After dinner I check what Grandpa is doing outside. I grab the football, anxious, hoping I can demonstrate some flash. After a couple of awkward lobs I finally launch one that pierces the air in a precise, tight spiral, and he shoots me “the look.” Like concentrated fire, full of esteem, it is the look that fuels me for another two weeks of practice at home. It is the lack of this look that makes boys seek importance in gangs. It is a look that says “You’ve got what it takes. You’re it. If all the boys on this planet were lined up end to end, I’d choose you.” I improve as I relax, and soon we are simply having fun. Though he con­tinues to grin, his eyes betray something wistful. He acciden­tally calls me by my father's nickname; I start to understand.

   Night comes, and everybody “gets comfortable.” I am awash in contentment as I slip on the pajamas Grandma set out for me earlier. Loneliness does not exist in this place; two weeks worth of sadness has already been soothed away. I linger in my room a moment, letting these good feelings sink in. I hear Grandpa plunge back in his leather recliner; he will be snoring like a foghorn soon. Grandma is puttering in the kitchen, preparing me a snack of green grapes and Fig New­tons. I join her in the living room and we embark on a tour of late night TV. Johnny Carson follows The Rockford Files; ABC‘s Wide World of Mystery and The Honeymooners follow that. She makes me lie still while she dabs Listerine on my unhealthy scalp. Actually, it feels wonderful.

   The night goes too quickly, the next day more so. By after­noon dread starts to overshadow; my former gaiety dissipates; reality looms. I become a sentinel, soberly checking the clock every few minutes, trying to figure out ways to trick the remaining precious time. Every hour chimes an unwelcome portent, bringing closer my solemn journey home.

    Saturday night is always grim. My stepfather is perched smoldering, ready to swoop. Full of bravado in his own mind, the perception tends to remain his alone. He cannot quite mus­ter the nerve to brazen out his complaints openly with my grandfather, so instead he waits, and brazens them out all over me. He harps in circles, endlessly; he might seem more intelli­gent if he just shut his mouth. Feverishly fishing for slights, trolling for dirt, seeking anything he can twist into a justifica­tion for his pathetic cause.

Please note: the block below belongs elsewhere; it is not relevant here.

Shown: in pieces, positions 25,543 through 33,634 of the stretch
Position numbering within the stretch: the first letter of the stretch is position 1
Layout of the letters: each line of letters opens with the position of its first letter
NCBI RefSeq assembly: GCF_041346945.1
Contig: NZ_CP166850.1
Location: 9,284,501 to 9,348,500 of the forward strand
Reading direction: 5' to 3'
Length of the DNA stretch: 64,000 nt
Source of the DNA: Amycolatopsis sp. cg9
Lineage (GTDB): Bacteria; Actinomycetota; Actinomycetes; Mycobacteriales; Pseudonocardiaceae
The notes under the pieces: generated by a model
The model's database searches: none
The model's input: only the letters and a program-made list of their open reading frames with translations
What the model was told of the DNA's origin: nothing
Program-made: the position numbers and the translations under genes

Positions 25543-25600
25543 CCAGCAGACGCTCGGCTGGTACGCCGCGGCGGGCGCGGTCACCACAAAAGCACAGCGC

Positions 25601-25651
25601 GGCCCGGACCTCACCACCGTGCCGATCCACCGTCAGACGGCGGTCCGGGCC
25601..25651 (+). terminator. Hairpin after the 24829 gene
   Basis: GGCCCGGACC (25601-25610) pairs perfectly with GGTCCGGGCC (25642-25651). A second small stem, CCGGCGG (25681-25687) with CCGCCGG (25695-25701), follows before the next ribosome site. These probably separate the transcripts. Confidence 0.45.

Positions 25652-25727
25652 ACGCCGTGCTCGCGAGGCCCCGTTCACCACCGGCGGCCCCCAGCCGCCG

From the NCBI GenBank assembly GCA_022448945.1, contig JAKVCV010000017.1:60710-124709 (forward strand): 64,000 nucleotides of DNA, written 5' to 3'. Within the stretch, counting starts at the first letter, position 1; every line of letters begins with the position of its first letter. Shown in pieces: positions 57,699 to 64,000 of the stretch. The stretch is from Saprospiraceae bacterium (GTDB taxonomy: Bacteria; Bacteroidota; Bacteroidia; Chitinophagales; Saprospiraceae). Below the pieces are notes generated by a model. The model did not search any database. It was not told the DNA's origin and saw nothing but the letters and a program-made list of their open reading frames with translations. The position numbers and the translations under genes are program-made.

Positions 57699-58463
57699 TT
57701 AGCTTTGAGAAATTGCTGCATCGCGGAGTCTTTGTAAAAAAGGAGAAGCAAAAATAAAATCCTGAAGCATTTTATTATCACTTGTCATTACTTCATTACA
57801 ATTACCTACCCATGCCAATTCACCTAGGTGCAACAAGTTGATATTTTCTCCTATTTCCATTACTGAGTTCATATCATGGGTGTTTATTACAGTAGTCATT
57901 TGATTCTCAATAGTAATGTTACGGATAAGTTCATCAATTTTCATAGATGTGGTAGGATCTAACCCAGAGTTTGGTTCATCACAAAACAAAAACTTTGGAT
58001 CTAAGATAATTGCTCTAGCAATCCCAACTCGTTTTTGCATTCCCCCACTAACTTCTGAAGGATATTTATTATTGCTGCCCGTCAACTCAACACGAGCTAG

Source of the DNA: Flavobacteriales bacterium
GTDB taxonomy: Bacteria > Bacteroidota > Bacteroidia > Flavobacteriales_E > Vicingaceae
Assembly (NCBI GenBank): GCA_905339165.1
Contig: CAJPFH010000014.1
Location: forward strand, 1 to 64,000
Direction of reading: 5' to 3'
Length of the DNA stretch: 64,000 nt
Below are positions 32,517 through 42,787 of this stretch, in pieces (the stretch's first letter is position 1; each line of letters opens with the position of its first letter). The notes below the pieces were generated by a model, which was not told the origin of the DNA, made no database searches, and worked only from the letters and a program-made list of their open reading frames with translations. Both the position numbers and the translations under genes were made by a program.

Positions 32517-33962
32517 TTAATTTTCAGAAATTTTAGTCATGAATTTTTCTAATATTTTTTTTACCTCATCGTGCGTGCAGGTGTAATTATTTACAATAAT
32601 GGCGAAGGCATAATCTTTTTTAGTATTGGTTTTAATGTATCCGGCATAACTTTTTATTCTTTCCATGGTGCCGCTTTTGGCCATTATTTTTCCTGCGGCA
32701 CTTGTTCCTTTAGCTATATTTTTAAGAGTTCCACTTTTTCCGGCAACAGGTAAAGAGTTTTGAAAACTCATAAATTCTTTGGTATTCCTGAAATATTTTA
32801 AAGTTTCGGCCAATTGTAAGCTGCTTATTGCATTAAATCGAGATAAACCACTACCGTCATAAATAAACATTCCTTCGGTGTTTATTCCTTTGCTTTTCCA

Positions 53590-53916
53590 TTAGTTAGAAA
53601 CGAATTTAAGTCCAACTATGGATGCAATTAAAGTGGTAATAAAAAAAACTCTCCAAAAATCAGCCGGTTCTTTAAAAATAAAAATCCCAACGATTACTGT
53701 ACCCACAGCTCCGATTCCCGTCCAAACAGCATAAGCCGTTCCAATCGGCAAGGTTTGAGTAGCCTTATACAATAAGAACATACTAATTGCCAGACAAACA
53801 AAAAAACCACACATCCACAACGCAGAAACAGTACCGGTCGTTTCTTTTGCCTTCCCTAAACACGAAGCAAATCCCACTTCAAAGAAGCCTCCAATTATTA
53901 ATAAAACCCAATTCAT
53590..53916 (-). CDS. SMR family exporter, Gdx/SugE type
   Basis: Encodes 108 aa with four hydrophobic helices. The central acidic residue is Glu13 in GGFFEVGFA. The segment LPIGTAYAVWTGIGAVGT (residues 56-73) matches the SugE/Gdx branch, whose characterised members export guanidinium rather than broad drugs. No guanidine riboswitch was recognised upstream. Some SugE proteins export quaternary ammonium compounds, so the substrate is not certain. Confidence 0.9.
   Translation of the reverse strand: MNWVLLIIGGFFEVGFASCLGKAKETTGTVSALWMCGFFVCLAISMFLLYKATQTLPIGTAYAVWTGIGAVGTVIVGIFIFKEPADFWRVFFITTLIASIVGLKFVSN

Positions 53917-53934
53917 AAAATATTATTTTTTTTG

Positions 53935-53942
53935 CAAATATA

“Did they buy you anything, how much money was spent, if you are hiding something we will find out...”

   Despite the lack of organized ideas that his tantrum pres­ents, the true thorn starts to come through nonetheless: he can’t stand that someone is kind to me when he has already deemed me unworthy. How dare they dishonor his decree!

   I just sit at the table, looking down, looking at the wicker shade of the dinette, looking anywhere but at his ridiculous, huffing face. My insides quake, over and over again; I cannot stand it, my grandparents being smeared by the gutless mud that spews from this clown. I hold my anger in; I am forbidden to give it any expression. I bury it deep, along with all the other garbage of this night; it won’t start stinking until years later.

   I remain silent; he grows more agitated. By eight-thirty it’s just verbal glop, the ugly marriage of a small mind com­bined with the oratory stamina of Hitler, an untidy monologue pitiably devoid of any power to persuade, despite the high-decibel delivery.

   He’s frustrated, he’s indignant, he’s enraged, you see, because he never gets enough proof that I feel the contempt for myself that he feels for me. He’s grinding axes, he’s getting even, he’s vengeful, you see, because he knows my real dad was a winner, the one thing my stepfather can never quite be.


Dedicated to the memory of Mr. and Mrs. John M. Vados, who showed me that love is not something that you proclaim, it is something that you demonstrate. Without action, loyalty, and the willingness to sacrifice, the words are meaningless. I thank God for the years He allowed us.


On April 8th, 1976, Governor Wendell Anderson signed Minne­sota Statute 257.022 into law, guaranteeing grandparents a specific set of inalienable rights in regard to their natural grandchildren. The law came into existence through the efforts of the two people named above.